Before taking the measurements, an anti-reflection coating was applied onthe tested gear wheel. The thickness ofthe coating ranged from 0,8 µm do 1,2 µm. The measurements were taken at the Institute of Metrology and Measuring Systems, at Pozna ń University of Technology.
Mixing processes involve the blending of silica sand, bentonite, coal dust (or mixture) and water. The purpose of mixing is to homogenise the mixture and ensure that the rebonding agent should be uniformly distributed over the grains. This unit was designed for separating casts from the runner system. the number of casts in a batch ranges from 1 to 4 onthe given level, there are 1-48 of them on 1-12 levels. The mass ofthe batch varies from 5 to 12 kg.
To tackle these problems, in this paper we rely on a large panel of matched employer- employee data. Based on administrative files maintained by the federal government in Brazil (Rela¸c˜ao Anual de Informa¸c˜oes Sociais - RAIS ), the data provides information on every single employment relationship that all registered employers have during the year. The data set is rich in that it contains information on wages andonthe characteristics of workers (sex, age, education), establishments (industry, size), and jobs (occupation, tenure). Its census nature allows precise computations ofthe share of women within the segregation dimensions of interest: occupation, industry, establishment, and job cell (i.e., occupation within establishment). This a strength of this study as compared to the previous literature, which had to rely on small samples of workers or a limited set of occupations to calculate the proportion of females along these dimensions. The longitudinal aspect ofthe data for workers and establishments also allows us to deal with distinct forms of unobserved heterogeneity in wage regressions. One ofthe main contributions of this paper is the incorporation of fixed effects for workers, firms, and workers-firms matches inthe estimation ofthe segregation effects of interest onthe gender wage gap. To the best of our knowledge, this is the first paper that does that inthe literature. 2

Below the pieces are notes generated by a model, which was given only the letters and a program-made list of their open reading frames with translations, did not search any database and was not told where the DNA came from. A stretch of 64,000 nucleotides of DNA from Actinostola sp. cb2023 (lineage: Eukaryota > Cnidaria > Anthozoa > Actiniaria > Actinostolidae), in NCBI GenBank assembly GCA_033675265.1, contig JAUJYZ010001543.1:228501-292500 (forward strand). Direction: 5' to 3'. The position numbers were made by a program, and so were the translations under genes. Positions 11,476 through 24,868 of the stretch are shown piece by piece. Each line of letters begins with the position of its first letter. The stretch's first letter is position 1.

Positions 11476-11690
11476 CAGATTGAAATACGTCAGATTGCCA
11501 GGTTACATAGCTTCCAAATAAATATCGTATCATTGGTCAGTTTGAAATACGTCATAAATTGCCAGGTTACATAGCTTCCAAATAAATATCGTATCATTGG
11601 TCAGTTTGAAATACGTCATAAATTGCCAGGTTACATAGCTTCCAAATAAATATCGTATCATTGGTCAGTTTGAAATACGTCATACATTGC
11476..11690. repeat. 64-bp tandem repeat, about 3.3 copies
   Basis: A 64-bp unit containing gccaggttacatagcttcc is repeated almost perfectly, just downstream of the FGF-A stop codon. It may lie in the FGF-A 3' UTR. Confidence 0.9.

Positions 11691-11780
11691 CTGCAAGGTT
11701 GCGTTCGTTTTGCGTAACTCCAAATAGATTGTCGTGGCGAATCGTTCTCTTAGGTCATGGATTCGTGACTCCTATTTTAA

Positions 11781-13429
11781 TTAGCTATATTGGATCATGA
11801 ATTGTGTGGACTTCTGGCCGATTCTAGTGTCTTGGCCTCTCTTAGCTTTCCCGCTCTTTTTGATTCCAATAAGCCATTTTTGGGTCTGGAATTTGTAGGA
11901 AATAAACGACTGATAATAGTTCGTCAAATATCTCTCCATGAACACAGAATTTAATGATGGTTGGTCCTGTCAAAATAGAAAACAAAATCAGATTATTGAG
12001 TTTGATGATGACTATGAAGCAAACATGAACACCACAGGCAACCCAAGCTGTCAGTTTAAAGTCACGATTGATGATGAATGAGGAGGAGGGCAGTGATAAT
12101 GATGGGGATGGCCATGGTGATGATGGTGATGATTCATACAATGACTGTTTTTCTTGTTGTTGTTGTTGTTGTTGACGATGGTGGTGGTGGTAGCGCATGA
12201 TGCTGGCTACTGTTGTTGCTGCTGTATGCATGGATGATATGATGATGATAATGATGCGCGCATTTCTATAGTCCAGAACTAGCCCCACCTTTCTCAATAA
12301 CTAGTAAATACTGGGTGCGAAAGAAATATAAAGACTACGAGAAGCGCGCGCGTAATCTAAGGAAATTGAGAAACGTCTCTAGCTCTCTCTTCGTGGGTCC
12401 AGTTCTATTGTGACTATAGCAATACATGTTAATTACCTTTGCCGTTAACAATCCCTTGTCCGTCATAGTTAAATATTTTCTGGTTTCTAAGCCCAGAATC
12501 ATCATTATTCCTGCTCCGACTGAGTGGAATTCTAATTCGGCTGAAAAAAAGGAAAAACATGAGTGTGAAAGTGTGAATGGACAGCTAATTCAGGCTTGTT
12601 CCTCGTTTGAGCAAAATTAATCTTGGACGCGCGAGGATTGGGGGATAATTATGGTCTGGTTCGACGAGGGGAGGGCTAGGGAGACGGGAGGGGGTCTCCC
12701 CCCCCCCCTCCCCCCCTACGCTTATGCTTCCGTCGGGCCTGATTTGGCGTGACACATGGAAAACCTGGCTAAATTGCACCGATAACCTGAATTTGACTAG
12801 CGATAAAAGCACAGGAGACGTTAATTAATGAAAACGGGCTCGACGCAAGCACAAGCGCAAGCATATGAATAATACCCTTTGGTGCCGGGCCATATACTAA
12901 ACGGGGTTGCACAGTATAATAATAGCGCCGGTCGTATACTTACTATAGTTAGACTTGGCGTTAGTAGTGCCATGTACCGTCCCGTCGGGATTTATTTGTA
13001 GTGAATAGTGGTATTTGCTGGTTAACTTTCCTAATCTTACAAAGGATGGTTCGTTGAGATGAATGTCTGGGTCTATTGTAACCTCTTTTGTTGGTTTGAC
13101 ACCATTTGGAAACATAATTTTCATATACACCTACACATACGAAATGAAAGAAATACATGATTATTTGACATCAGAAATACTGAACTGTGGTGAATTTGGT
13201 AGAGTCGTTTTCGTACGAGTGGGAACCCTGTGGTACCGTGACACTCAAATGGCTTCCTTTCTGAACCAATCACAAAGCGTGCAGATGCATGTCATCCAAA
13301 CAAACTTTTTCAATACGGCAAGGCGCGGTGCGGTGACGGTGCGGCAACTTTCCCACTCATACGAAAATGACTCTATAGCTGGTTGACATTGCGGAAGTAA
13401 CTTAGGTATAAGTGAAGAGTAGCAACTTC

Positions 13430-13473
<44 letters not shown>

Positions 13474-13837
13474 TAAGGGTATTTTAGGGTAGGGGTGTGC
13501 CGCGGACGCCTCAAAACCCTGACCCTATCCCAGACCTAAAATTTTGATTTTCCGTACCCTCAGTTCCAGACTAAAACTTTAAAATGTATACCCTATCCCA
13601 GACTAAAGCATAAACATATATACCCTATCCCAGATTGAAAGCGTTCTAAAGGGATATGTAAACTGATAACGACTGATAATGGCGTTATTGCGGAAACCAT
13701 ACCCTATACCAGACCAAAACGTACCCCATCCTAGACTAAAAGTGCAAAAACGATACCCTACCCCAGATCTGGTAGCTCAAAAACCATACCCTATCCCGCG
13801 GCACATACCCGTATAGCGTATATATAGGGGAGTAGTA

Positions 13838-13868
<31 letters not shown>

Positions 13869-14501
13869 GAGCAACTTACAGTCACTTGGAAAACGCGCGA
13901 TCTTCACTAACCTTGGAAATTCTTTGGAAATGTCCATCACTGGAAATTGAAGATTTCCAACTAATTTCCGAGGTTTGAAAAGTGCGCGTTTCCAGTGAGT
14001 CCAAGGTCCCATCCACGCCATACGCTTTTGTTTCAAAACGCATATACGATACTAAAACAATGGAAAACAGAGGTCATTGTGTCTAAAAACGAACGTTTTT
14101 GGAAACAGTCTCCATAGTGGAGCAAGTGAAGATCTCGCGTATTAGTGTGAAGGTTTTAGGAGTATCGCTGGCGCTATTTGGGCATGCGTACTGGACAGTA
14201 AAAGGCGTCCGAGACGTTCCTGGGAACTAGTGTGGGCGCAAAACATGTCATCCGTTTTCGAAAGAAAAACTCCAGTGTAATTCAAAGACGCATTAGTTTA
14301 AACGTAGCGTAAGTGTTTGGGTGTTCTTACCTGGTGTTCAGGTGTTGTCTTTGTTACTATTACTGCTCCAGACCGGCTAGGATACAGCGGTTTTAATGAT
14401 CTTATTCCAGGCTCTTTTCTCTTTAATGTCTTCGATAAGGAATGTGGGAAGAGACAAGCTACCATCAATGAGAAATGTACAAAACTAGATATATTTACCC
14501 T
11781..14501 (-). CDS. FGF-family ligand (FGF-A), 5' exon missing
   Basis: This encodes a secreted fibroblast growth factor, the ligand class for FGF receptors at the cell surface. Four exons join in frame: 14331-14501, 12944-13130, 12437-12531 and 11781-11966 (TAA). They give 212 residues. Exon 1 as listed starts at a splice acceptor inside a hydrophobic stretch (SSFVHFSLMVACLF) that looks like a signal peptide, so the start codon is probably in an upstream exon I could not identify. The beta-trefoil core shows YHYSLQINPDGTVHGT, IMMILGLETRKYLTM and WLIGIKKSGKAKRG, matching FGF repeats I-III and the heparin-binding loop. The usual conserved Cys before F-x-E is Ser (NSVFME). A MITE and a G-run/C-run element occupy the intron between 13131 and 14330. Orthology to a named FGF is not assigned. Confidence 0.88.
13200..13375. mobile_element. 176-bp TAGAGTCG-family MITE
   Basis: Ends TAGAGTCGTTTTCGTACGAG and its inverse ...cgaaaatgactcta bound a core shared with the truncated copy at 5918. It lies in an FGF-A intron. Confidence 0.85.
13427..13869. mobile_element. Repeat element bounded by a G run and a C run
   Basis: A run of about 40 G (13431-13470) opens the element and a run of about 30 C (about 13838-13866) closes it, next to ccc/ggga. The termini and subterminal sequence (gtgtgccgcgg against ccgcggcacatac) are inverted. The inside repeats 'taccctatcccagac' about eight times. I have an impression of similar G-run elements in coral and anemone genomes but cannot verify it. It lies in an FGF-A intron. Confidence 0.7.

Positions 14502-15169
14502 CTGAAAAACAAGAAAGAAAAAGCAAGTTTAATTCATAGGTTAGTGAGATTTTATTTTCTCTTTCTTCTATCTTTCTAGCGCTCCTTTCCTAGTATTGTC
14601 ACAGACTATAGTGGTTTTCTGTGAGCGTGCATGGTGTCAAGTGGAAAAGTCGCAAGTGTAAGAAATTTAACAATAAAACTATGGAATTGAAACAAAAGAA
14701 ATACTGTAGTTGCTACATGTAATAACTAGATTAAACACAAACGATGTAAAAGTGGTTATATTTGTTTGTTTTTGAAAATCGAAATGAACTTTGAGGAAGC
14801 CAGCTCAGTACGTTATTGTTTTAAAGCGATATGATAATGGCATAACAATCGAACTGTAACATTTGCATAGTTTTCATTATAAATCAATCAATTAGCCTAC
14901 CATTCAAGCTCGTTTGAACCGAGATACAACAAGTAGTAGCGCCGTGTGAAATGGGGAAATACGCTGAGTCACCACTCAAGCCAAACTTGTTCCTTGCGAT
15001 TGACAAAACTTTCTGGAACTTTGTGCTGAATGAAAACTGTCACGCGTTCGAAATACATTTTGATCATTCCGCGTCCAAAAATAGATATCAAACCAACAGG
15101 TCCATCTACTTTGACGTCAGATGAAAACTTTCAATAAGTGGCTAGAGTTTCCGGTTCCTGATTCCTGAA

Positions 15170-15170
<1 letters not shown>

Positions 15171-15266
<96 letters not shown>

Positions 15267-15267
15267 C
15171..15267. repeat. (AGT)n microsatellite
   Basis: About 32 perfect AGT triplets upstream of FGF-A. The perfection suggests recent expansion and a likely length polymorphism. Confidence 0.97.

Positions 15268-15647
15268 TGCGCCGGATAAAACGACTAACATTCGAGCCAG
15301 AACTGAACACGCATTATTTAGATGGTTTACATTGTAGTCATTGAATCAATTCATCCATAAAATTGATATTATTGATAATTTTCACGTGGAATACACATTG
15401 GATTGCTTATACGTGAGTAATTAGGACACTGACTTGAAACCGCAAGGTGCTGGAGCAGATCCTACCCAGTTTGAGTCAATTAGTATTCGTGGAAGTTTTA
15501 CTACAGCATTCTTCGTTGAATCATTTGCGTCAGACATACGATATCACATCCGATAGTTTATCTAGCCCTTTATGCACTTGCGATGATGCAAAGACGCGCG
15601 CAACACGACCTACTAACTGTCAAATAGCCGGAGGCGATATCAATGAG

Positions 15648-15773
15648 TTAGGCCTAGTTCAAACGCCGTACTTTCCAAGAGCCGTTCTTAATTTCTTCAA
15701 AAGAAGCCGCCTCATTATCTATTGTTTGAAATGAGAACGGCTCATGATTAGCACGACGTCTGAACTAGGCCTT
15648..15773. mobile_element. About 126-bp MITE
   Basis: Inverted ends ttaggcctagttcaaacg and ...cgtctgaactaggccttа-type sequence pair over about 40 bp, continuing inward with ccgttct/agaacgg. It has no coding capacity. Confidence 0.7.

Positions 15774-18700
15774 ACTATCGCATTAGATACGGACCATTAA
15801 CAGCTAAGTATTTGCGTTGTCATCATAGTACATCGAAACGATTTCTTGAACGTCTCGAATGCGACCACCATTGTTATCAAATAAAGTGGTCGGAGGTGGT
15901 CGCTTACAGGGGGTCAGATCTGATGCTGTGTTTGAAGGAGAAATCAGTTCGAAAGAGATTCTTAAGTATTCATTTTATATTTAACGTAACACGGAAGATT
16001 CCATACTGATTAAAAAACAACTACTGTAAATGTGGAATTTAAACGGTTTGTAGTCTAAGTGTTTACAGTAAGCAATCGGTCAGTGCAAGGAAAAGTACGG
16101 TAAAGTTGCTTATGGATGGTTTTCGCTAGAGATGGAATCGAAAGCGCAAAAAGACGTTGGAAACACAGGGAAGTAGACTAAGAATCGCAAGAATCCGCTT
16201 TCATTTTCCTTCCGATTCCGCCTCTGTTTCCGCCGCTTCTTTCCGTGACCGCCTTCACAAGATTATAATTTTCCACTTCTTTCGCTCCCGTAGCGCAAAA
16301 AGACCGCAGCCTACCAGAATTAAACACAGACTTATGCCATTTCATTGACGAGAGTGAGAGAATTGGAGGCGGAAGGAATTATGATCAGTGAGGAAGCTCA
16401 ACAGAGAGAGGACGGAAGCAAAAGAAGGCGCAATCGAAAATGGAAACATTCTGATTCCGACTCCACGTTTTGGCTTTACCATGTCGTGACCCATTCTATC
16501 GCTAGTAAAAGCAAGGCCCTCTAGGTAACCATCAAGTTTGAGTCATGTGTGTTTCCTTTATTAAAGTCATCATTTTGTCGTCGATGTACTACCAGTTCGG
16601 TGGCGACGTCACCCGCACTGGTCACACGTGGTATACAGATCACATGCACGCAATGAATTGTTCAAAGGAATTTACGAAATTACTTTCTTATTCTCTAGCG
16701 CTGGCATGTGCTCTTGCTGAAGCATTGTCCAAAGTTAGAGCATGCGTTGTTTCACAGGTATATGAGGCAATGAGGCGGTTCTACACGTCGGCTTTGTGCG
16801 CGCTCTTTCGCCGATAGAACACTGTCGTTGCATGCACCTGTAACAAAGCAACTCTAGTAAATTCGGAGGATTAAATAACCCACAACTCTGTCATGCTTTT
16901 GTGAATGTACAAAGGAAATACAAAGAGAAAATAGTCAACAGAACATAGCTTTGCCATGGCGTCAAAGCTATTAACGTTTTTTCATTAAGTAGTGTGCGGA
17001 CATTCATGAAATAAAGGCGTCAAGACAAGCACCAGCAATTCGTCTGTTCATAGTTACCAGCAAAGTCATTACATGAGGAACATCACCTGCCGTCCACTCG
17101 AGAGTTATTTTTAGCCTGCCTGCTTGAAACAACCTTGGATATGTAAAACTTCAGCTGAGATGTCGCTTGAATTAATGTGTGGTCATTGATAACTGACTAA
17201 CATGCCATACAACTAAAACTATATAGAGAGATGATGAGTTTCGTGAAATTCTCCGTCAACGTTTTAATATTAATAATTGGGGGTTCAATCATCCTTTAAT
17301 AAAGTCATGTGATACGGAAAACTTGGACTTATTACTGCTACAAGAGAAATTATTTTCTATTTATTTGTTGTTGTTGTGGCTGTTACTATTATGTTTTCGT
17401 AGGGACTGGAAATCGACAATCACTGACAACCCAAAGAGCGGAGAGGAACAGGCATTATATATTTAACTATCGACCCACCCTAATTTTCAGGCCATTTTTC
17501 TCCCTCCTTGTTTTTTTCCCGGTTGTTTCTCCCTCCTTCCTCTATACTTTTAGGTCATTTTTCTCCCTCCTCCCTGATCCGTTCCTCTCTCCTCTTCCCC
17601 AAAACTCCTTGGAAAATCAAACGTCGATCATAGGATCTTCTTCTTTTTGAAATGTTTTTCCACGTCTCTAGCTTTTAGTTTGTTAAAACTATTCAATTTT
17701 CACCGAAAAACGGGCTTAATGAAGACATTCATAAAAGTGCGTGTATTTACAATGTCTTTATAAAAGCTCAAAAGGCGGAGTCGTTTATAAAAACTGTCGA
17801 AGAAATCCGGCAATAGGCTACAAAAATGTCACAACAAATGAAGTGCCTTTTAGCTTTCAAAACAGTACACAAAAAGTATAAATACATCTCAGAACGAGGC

Acknowledgements. We thank the Institut f ¨ur Meteorologie und Klimaforschung (IMK), Karl- sruhe, Germany, for a licence to use the KOPRA radiative transfer model, and especially M. H ¨opfner for his help to set up the code. We thank the ETHER database (CNRS, INSU, CNES) in France for providing access to IASI Level 1 data. This study was supported by the French Space Agency CNES (project “IASI-TOSCA”).
forests. Simulated forest fraction is reduced by nearly one-third at present-day. Simulated total biomass onthe Tibetan Plateau has decreased by ca. 6.64 GtC since themid-Holocene. In some cases, however, model and reconstructions attribute this vegetation change to different climatic factors, which partly results from the fact that both methods have deficits. Onthe one hand, reconstructions might be affected by